public health units through its well-organized Centre for Disease Control.
Absent outbreak plans, coordination across institutions and health service
sectors was poor and strong linkages between public health and the health
care system for epidemic response were absent. Moreover, when SARS appeared,
alerts and directives initially targeted acute care institutions, while long-term
care institutions and general physicians received little guidance and support
until well into the outbreak in Toronto and Hong Kong.
As a corollary, overall lines of authority were blurred. In the Toronto
outbreak, confusion was initially compounded by a management structure involving
distinct leadership for health care, public health, and general emergency
response. In Hong Kong, it was not clear who was in charge of the epidemic
Both areas were hampered by underinvestment in public health infrastructure,
diminution of public health leadership, and weak links between health care
and public health. Health professionals and administrators in the Toronto
area criticized poor coordination across public health units. Also, there
was general criticism of the weak analytical capacity of the Ontario Public
Health Branch and its performance in leading the outbreak response. In Hong
Kong, health professionals criticized the Department of Health for a deficiency
shared by the public health system and the private health sector: a failure
to establish a common population-based approach to outbreak management and
weak links between public health and private sector health services in institutional
and community settings.
As was true for other Canadian provinces, Ontario lacked interjurisdictional
agreements for sharing public health and clinical personnel. Toronto therefore
remained short of specialized staff for the first few weeks of the outbreak.
Hong Kong accommodated the increase in demand at first through diversion of
patients into a cluster of public hospitals and service networks, but that
system was finally overwhelmed by the massive increase in health care demand
caused by SARS. All Toronto-area hospitals were initially subject to provincial
directives that shut down elective activity, leading to a massive backlog
of deferred services. During a second wave of SARS, a network of 4 Toronto
hospitals focused on SARS care, allowing full activity to be maintained at
the other 24 hospitals. Moreover, regularized processes were not in place
in either region for sharing and compensating staff appropriately during an
Institutional infection control was undercut by shortages in personnel
and deficits in knowledge of frontline caregivers. Neither jurisdiction had
enough infection control practitioners and infectious disease specialists.
For example, 42% of Canadian hospitals fail to meet the current US standard
of 1 infection control practitioner (generally nurses or laboratory technologists)
per 250 active care beds; 80% cannot attain the new Canadian standard of 1
infection control practitioner per 175 active care beds.6,9 In
both Hong Kong and Toronto, failure of institutional syndromic surveillance
allowed SARS cases to go undetected and contributed to secondary spread of
the outbreak after an initial wave of SARS cases. Both reviews highlighted
concerns about a widespread lack of knowledge of basic principles of infection
control on the part of health care workers, presumably because few had ever
faced a serious outbreak of infectious disease. This situation, along with
deficiencies in provision of personal protective equipment in multiple sectors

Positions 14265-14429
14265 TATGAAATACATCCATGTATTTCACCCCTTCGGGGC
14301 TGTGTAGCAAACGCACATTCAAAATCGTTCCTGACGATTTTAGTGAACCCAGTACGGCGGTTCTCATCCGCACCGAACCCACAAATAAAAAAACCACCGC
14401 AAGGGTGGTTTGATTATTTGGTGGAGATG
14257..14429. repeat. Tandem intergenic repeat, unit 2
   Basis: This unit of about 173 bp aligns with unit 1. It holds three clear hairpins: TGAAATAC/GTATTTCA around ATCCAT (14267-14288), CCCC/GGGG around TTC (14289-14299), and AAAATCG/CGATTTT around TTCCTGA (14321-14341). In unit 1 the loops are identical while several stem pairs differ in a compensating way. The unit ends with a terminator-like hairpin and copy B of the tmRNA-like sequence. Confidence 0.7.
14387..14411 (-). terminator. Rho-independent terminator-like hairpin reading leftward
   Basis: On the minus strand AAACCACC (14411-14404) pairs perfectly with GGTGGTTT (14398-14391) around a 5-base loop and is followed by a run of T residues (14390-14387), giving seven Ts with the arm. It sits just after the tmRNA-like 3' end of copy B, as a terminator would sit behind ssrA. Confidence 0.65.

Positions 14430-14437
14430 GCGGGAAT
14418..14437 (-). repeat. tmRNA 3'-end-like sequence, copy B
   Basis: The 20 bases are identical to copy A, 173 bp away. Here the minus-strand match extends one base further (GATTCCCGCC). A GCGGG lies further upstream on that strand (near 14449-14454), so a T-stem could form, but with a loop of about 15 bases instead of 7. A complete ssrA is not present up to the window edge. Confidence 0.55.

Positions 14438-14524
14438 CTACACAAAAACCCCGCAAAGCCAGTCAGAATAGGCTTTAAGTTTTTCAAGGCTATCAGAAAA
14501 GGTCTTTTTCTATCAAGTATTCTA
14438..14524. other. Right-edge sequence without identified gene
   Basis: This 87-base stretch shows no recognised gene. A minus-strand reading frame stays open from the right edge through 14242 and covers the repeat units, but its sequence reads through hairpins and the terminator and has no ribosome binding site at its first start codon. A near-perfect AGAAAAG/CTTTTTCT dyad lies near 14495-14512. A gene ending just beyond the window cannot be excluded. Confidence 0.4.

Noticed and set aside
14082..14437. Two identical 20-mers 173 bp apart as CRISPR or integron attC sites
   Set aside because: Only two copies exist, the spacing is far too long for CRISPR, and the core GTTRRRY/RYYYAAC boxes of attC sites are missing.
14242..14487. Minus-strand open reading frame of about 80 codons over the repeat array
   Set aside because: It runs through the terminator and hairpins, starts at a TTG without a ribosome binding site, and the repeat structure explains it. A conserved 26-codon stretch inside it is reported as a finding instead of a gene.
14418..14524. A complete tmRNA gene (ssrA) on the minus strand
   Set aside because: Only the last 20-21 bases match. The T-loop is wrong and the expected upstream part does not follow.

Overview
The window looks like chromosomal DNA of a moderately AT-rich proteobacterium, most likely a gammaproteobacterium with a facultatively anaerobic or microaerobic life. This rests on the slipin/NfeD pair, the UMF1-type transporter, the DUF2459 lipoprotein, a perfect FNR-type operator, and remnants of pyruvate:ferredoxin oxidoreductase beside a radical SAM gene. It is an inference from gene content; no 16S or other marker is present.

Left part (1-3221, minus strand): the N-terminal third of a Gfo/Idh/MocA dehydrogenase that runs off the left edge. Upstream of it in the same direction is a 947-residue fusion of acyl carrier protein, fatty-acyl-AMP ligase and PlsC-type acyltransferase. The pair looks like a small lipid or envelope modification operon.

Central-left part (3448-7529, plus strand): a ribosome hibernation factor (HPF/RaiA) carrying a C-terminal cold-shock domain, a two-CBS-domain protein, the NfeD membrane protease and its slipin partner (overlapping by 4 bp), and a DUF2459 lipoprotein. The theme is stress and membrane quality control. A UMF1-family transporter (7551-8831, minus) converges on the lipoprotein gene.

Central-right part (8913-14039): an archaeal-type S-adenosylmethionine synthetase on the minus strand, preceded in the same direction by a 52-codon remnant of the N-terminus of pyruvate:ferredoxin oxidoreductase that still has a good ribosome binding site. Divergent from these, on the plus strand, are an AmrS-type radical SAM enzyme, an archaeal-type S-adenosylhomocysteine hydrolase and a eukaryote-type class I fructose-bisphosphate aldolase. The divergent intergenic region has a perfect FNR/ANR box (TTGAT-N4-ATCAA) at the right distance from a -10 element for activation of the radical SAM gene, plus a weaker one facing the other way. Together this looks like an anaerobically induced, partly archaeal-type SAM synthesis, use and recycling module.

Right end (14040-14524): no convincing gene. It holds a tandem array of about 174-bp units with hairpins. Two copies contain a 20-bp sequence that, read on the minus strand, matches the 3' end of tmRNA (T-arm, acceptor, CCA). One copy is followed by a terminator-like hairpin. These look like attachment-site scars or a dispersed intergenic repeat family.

of both health care systems, contributed to complaints and grievances about
occupational health and safety in health care settings in Hong Kong and Toronto.
Physical institutional deficiencies were also evident. Hong Kong had
poorly designed ventilation systems, lack of basic hand-washing and sanitary
facilities, and a shortage of single rooms with independent bathrooms. In
the Toronto area, only 3.8% of acute hospital beds were in single, negative-pressure
rooms. A number of hospitals in both jurisdictions lacked infection-control
areas in their emergency departments.
Both reports noted issues with laboratory coordination and research
responses to the outbreak. In Toronto, SARS testing was performed increasingly
by local hospital laboratories after the regional public health reference
laboratories were overwhelmed by the volume of testing. None of the laboratories
was adequately linked to each other, to clinicians, or to clinical and epidemiological
data in general. Hong Kong was better able to establish laboratory capacity
and link data sources through its E-SARS network. Researchers in both Hong
Kong and Toronto were active in delineating the cause of SARS, characterizing
the agent, developing diagnostic tests, and generating initial clinical descriptions.
However, data integration greatly enhanced research in Hong Kong, underpinning
an outpouring of epidemiological studies during and after the outbreak. Notwithstanding
its smaller outbreak and larger research infrastructure, Toronto generated
much less clinical and epidemiological research on SARS.
Risk communication to health care workers and with the general public
was uneven, compounded by the lack of certainty about diagnosis, treatment,
and epidemiology throughout the outbreaks. Confusion in Hong Kong was augmented
by open public conflict between senior health care professionals and lack
of identification of a single source for information. This was remedied later
in the epidemic when daily press briefings were instituted with the director
of health. In Toronto, similar leadership tensions were kept from public view,
but regular press briefings involved 3 and sometimes 4 spokespersons, and
the overall communications strategy was strongly criticized by expert commentators.10
Various jurisdictions issued advice against travel to both Toronto and
Hong Kong during the outbreak. The WHO also began issuing travel advisories
for the first time. The WHO's advice to postpone all but essential travel
to Hong Kong and China's Guangdong Province was issued on April 2, 2003. Three